5 Things to Give Up Before CNA Training

cna trainingCNA Training

These days, no one is surprised when someone says they are unemployed. Finding employment in the U.S. is tough, especially with the way the economy is currently. The competition is higher than ever, and even though there are plenty of CNA position available, they may be scooped up before you fill out your name on the application.

 

 

 

After CNA training, you need to face reality. Acquiring a CNA position is going to take more tenacity, dedication, and hustle than ever before. Having a CNA training license isn’t always going to be enough to land a job. While this may be hard to swallow, you need to adjust your expectations when looking for employment after CNA training and realize there are going to be some compromises you have to make.

What to Give Up When Looking For Employment After CNA Training

 

  • The Dream Job Fantasy- There’s a reason why it’s called a ‘dream’ job. It does exist, but right now you are going to have a hard time finding it. You shouldn’t necessarily give up on that dream job though and strive for bigger and better employment, but you need to realize that you probably aren’t going to get it right now, especially if you have just graduated from CNA training and have no experience to speak of. Right now, settle for a CNA position that will provide you with the additional experience and CNA training you need so you can someday reach your goals.

 

  • The Sense of Entitlement- You might have been the top of your class. You may have gotten perfect scores on every test you took. You may have gotten through the clinical part of your CNA training state exam without once forgetting to wash your hands. These are all great things you can brag about to your friends and family, but they don’t necessarily mean you are going to obtain the job you want. CNA training positions are available, but they are quickly being filled up by individuals who worked just as hard as you for their certification.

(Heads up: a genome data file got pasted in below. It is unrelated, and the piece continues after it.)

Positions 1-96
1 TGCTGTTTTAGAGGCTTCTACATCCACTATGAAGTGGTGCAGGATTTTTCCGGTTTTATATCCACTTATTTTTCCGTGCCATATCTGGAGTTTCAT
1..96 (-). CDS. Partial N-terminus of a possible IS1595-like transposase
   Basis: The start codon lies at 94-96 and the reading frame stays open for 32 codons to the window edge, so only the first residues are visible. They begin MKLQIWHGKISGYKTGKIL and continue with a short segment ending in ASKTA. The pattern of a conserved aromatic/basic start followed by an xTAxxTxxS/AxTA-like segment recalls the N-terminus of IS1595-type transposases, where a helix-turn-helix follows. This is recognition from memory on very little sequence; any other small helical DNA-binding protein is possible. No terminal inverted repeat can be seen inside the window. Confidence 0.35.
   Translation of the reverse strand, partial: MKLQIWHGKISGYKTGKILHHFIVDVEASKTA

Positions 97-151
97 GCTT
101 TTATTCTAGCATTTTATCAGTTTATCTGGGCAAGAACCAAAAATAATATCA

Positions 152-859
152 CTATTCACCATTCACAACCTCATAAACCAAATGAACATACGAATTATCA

• The Salary- Salaries for those who have completed CNA training vary greatly, depending on the amount of education, location, and experience you have. You can’t expect to graduate from CNA training and walk into a facility making as much as a CNA who has been working there for five years. Be realistic in your expectations; you may not make a fortune as a CNA, but you will still earn a decent salary, even as a recent graduate.

 

  • Vacation Time- Most medical facilities will grant CNAs one week of vacation- after they have worked in the facility for a year. After two years, you may receive two weeks. As shocking as this may be to some when they first graduate from CNA training, you need to realize that you aren’t going to have a lot of time off as a CNA. You are going to be expected to work weekends, holidays, and even when it’s snowing so much that every other business in town is closed. Caring for patients is a 24 hour business, and it doesn’t allow for breaks.

 

  • Leadership- A CNA position is an entry level position; always remember that. No matter how much you think you know, you still have to answer to the head CNA, nurses, doctors, patients, and even family members. Pay attention, and maybe you can learn the skills you will need to become the one in charge, after you complete nursing school of course.

 

Reality Checks After CNA Training

 

It’s tough out in the world right now. Finding a job isn’t easy as it once was. When you graduate from CNA training, make sure you are prepared for that reality, so you can find employment as quickly as possible after CNA training.

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